Why is Aaron Schock so defensive about his beautiful office?
Rep. Aaron Schock is a Republican but he tries to set himself apart from the usual, as Tina Fey called them, “gray-faced” men with “two-dollar” haircuts that make up most of the Republican caucus: He’s handsome, he works out, he’s well-dressed, he likes to tango. And apparently he has the most gorgeous office on the Hill, as reported by Ben Terris of the Washington Post. But for some reason, Schock and his staff don’t want you to know this and they, foolishly, think that they can suppress this information. After Terris stopped to admire the outside of Schock’s office, which the front desk said was inspired by Downton Abbey, a “blond woman popped out of an inner office” and asked he wanted to see the rest.
She introduced herself as Annie Brahler, the interior decorator whose company is called Euro Trash. She guided me to Schock’s private office, revealing another dramatic red room. This one with a drippy crystal chandelier, a table propped up by two eagles, a bust of Abraham Lincoln and massive arrangements of pheasant feathers.
Truly, y’all, it is beautiful.
My tastes run a little more modern, but that red! You know how hard it is to get such a perfect red on your walls like that? Truly, Schock should be proud of his excellent hire in an interior decorator, and I hope she gets lots of business after decorating his office for free like this. But despite the fact that she did do this for free, his office was totally ungrateful, begrudging her the opportunity to show off her work and get more work from it, though I suspect that’s exactly why interior decorators would donate their time this way.
Then, my phone rang.
It was Schock’s communications director, Benjamin Cole.
“Are you taking pictures of the office?” he asked. “Who told you you could do that? . . . Okay, stay where you are. You’ve created a bit of a crisis in the office.”
A staff member then came and asked me to please delete the photos from my phone. So started a day of back-and-forths with a congressman’s office about interior design.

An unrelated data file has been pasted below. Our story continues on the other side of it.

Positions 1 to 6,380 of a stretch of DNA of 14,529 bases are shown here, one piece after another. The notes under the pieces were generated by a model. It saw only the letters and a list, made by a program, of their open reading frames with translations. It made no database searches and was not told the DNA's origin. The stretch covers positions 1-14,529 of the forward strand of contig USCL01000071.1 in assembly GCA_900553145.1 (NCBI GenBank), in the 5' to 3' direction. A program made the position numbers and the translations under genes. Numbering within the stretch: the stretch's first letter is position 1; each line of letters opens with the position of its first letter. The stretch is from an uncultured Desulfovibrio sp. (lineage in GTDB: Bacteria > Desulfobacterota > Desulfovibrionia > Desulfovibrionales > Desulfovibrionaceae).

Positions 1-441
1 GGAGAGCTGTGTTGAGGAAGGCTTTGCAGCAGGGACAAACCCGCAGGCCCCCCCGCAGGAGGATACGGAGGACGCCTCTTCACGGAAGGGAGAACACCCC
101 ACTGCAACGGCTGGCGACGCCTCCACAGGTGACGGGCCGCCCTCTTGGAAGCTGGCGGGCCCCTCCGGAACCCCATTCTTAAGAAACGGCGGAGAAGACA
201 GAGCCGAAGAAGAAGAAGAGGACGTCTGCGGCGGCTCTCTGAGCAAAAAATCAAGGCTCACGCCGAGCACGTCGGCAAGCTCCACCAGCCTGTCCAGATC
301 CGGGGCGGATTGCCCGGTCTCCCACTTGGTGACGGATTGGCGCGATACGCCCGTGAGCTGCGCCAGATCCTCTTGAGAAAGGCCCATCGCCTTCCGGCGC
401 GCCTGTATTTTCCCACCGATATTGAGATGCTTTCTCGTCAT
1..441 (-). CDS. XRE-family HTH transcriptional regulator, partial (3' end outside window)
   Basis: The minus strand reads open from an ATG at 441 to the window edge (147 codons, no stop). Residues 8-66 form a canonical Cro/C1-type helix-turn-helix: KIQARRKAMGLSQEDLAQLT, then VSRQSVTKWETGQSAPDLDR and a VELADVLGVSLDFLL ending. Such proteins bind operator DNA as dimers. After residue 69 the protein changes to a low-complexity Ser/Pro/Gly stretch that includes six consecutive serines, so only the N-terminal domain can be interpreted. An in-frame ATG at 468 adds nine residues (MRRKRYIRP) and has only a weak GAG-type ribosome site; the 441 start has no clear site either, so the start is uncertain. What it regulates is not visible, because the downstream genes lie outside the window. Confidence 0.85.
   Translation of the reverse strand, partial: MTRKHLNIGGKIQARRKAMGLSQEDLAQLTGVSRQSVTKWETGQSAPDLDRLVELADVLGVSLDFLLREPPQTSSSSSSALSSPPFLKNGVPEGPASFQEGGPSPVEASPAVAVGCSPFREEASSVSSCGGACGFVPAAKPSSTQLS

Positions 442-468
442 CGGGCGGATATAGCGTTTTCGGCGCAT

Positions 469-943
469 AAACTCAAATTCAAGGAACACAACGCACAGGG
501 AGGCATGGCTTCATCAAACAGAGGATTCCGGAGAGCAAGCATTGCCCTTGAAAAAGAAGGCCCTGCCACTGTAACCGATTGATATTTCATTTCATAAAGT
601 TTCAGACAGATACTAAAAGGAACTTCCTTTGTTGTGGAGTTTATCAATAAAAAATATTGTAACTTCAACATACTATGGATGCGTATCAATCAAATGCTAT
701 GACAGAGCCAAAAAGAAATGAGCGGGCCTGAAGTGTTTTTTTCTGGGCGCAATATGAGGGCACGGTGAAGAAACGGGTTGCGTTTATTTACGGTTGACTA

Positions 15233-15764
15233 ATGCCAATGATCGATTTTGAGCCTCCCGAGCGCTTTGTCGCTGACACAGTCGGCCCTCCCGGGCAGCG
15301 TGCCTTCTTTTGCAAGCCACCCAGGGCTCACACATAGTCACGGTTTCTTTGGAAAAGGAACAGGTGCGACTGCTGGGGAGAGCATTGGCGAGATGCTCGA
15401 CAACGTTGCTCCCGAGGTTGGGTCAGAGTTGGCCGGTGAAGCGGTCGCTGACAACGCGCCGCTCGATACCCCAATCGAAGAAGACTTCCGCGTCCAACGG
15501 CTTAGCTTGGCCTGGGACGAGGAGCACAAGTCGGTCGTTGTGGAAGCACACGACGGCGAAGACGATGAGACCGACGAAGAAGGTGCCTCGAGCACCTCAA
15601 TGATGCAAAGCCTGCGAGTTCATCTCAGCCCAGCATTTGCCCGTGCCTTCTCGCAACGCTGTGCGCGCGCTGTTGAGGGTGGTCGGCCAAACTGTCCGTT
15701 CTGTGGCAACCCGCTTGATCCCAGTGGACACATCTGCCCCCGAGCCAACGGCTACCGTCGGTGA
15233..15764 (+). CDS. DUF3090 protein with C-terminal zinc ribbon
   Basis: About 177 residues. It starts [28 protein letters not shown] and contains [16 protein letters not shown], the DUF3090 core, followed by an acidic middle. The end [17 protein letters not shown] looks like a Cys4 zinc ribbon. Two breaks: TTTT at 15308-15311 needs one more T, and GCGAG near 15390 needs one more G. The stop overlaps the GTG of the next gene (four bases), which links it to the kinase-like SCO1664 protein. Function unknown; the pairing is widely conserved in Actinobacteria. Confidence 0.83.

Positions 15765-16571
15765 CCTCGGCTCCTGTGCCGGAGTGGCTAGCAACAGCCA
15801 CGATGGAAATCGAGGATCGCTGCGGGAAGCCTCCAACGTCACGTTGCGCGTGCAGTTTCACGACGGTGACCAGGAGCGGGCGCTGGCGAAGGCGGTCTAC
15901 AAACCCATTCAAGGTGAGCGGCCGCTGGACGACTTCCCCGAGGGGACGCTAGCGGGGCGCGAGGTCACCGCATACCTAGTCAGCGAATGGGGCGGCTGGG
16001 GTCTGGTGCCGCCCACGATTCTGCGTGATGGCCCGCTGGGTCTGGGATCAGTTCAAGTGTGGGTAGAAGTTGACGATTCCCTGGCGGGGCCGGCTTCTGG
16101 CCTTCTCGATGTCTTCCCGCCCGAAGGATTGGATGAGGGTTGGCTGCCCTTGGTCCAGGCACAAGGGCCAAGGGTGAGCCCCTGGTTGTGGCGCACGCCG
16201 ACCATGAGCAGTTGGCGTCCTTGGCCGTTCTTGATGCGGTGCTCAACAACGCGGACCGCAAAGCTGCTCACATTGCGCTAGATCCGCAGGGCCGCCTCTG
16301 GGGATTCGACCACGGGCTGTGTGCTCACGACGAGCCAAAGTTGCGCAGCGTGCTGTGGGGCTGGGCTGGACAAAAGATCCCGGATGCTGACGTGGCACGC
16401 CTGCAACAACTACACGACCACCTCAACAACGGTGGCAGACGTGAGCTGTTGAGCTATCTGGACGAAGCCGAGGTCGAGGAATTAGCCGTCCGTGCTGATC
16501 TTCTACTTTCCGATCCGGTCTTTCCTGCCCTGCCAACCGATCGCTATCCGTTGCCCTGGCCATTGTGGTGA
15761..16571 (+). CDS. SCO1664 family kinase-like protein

Cole complained that this was a “gossipy piece” and tried to shut it down. He even tried to deny that Schock is a fan of Downton Abbey. For a comms director, Cole is not the brightest bulb, it appears, because the quickest way to pique a journalist’s interest in something is to try to hide it from them or bully them into keeping your dirty little secret. You’d think that lesson would be learned after a Maryland Republican county council member Kirby Delauter thought, wrongly, that he could forbid a journalist from using his name in an article that is critical of him. The result was that his name—and the criticisms—got spread far and wide, because journalists really don’t like it when you suggest that they should see themselves more as non-paid P.R. agents for you instead of, you know, journalists.
Long story short: If you don’t want a journalist to think something is a big deal, start by acting like it’s not a big deal. If Schock’s office had approached this like it’s no big deal, this story would have been in the Washington Post style section and would have mostly been forgotten. Now it’s going viral. They wanted to shut this down, I suspect, to shut down speculation about what’s going on with Schock. But now that speculation is going into overdrive.